Photo by Heather B. Allison Photography
Ricks said that through writing her memoir she found her voice and healing by sharing it with others.

Ballard author has hope that heals

Ingrid Ricks finds healing through writing her memoir Hippie Boy'

By Christy Wolyniak

Ballard author, Ingrid Ricks, has been an unstoppable force since the release of her memoir, Hippie Boy - a coming-of-age story of a girl grappling with abuse, crippling poverty, love, and religious misuse.

Hippie Boy sets the stage for a young Ricks up until the age of sixteen, who travels as a tool-selling vagabond with her father in a desperate attempt to escape a dysfunctional home environment with a controlling stepfather and devout Mormon mother.

Ricks’ story was a long time in coming to fruition. Afraid to hurt her family by exposing painful memories, Ricks endured the rubble from her past.

Upon being diagnosed with a rare degenerative eye disease in 2004 known as Retinitis Pigmentosa, her doctor recognized that Ricks was suppressing serious issues from her childhood and said to her, “If you don’t think that carrying this inside of you is impacting your physical health, you’re crazy.”

Ricks hastened to write as her vision was now threatened. Her daughters, Hannah, 11 and Sydney, 15, were also part of her inspiration in documenting this book.

She describes a memory of walking with her daughters who were 8 and 11 at the time, when they began to hobble around with an imaginary cane saying, “My book, my book! I have to finish my book!” The idea that she was not pursuing her dreams, which was clearly imparted upon her young daughters, horrified Ricks.

Ricks self-published her memoir in 2011 and then relied upon her public relations and marketing skills to promote her book for the next two years.

Hippie Boy rapidly caught the attention of memoir-lovers and even young adult fans who could relate to a rough adolescence. After reaching the NY Times E-book Bestseller List in June of 2013, Ricks accepted a publishing contract with Berkley Books, a division of Penguin Random House Publishing.

Ricks said that through writing her memoir she found her voice and healing by sharing it with others.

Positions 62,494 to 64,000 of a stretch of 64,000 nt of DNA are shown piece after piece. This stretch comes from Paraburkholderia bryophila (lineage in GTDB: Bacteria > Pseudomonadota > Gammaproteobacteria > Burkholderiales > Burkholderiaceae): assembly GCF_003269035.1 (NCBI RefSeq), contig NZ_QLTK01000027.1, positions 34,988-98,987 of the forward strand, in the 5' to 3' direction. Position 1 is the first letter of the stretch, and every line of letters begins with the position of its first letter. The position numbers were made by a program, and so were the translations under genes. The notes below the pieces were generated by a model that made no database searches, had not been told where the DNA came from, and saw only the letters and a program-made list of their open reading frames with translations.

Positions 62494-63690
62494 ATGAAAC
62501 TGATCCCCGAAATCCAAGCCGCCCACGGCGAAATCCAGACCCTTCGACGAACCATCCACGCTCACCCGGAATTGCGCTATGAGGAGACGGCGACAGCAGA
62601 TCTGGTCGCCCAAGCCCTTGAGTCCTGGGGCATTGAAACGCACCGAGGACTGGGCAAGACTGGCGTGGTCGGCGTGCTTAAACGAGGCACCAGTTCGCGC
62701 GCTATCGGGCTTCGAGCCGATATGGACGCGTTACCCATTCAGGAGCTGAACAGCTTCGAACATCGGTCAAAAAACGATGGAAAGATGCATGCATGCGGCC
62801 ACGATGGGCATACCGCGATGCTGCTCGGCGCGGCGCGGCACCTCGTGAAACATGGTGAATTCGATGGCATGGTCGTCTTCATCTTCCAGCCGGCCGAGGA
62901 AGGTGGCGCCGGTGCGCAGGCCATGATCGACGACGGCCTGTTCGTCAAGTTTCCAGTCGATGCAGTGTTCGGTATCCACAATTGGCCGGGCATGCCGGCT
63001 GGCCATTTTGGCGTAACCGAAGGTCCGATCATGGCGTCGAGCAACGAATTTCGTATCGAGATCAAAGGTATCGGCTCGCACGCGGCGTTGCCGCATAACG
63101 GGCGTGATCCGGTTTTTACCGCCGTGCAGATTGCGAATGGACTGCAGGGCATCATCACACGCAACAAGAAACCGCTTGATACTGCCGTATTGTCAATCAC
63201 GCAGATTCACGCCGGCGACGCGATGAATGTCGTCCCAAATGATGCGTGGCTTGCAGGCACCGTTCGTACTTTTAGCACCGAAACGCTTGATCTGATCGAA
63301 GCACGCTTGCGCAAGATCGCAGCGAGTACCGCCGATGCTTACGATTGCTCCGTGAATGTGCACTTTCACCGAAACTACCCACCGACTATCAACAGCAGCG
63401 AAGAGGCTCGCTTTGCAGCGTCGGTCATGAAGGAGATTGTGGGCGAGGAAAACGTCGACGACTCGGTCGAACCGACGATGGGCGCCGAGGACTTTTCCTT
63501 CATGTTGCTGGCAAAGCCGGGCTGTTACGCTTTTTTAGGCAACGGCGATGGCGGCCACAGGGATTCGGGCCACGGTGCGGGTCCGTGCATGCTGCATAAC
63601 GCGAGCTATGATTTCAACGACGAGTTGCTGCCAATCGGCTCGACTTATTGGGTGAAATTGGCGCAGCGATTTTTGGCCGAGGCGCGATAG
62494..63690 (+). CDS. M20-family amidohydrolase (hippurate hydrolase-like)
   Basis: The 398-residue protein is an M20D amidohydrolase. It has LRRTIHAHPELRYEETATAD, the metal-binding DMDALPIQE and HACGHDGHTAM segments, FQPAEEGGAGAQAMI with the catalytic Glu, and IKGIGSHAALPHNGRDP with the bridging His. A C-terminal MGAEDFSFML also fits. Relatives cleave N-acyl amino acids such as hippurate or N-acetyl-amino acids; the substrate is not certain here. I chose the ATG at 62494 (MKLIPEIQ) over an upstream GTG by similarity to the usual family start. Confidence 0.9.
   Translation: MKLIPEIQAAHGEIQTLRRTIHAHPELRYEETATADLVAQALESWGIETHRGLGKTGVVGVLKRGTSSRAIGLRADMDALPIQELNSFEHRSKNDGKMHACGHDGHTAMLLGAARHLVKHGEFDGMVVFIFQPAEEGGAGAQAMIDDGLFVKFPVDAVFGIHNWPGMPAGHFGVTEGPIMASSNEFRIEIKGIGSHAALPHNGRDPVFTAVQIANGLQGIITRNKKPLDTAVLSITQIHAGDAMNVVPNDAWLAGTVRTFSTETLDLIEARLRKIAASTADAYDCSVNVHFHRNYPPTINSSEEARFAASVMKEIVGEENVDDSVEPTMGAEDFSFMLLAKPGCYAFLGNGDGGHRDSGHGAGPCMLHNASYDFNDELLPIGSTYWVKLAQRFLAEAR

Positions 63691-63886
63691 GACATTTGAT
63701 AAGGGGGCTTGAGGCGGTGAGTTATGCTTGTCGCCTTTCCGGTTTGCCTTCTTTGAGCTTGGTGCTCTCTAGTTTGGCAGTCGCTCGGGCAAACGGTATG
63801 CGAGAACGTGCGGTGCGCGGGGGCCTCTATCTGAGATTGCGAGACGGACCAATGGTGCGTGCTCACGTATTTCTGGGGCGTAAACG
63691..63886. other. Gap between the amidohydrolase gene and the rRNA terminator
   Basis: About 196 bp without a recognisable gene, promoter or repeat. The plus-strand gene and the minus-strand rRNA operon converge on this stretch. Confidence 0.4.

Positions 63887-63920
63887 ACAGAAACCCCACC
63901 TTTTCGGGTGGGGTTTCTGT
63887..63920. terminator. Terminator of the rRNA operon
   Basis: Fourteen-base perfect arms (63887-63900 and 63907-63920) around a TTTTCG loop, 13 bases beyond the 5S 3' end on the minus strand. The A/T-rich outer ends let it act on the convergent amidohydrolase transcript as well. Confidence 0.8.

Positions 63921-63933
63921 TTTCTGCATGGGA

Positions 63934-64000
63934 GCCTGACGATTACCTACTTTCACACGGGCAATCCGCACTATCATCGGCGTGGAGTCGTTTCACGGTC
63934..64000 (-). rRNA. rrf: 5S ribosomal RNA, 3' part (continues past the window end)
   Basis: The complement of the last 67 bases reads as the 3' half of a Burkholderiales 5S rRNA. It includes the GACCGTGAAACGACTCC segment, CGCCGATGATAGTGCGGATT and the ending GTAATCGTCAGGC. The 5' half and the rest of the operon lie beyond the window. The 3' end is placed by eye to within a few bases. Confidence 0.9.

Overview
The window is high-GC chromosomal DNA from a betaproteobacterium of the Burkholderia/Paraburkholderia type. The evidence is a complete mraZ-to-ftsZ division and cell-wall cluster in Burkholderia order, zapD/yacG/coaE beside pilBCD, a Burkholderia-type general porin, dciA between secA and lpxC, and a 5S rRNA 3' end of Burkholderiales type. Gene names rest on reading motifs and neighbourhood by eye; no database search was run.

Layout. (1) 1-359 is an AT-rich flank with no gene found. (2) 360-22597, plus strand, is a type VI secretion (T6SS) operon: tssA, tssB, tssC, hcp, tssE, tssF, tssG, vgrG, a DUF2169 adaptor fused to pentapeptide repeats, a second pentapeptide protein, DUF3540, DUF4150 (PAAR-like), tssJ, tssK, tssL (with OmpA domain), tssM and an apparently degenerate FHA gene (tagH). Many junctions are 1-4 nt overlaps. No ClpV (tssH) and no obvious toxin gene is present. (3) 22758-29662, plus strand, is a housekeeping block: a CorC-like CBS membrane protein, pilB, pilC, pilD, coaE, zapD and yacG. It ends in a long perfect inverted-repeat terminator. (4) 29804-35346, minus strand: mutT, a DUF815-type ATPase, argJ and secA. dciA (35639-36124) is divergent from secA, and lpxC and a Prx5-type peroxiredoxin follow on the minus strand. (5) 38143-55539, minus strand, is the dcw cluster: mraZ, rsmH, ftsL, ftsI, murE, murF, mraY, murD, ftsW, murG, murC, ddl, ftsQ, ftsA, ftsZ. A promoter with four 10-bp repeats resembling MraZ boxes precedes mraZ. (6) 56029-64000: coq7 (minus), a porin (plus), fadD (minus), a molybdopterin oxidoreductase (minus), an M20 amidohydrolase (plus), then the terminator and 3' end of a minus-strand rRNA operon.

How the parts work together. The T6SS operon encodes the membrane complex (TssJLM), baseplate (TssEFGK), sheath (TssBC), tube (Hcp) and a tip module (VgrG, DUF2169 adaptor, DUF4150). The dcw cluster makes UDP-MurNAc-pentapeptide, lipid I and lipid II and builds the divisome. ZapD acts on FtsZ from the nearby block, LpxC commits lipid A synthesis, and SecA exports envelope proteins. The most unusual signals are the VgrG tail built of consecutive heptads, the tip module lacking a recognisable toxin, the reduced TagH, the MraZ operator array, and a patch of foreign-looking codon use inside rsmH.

The book is written in scenes, and it piqued the interest of English Teacher Marjie Bowker, who contacted Ricks with a proposal to use Hippie Boy at Scriber Lake High School as a mentoring tool to help students write their own stories.

“I actually wrote down on paper that I wanted to use this book to help others, and then Marjie contacted me. I saw a partner for life,” said Ricks of the partnership with Bowker.

Students responded so well to the memoir, that Ricks and Bowker held a weeklong course to help students publish their stories in a collaboration titled, We Are Absolutely Not Okay, which resulted in an ongoing writing and publishing program at Scriber Lake.

Following the pilot of using Ricks’ memoir in a class setting, a growing demand from educators and students at other high schools spurred Marjie Bowker and Ricks to self published the Hippie Boy Teaching Guide on January 5, 2014. The guide is available at

Ricks’ previous work in social issues journalism is evident is her ‘root-for-the-underdog’ mentality which colors every aspect of her life.

“I see my work with the students and my Determined to See blog as a natural extension of this. My goal is to give a voice to those who aren't being heard. By helping teens to tell their personal stories, I'm helping them to be heard. By refusing to accept what all retinal specialists tell me, ‘That there is nothing I can do to save my eyesight,’ and blogging about my eyesight healing quest, I'm taking back my power and am empowering others who are dealing with a life-changing degenerative disease and want to take charge of their health,” said Ricks.

Berkley re-released Hippie Boy as a national paperback on January 7, 2014, keeping Ricks busy with events and new projects.

Her diminishing eyesight has only fueled her enthusiasm to help others. Ricks’ blog is also the subject of her upcoming book, Determined to See. She has also written two other memoirs, Focus and A Little Book of Mormon (or not so Mormon) Stories.

Herself a Ballardite, Ricks can be spotted on many an occasion enjoying a fresh cup of joe at Ballard Coffee Works.

“Everyone here is so community-focused and supportive, and accepts people for who they are. It's such a free-thinking community. It’s got everything I need. I can work, play and just be. Plus I think Ballard has the best coffee in the city,” said Ricks.

Join Ricks and some of the students she mentors -- big supporters of her work with Hippie Boy -- will be at Secret Garden Books this Friday at 7 p.m. She will also be speaking at University Books on January 13 at 7 p.m.

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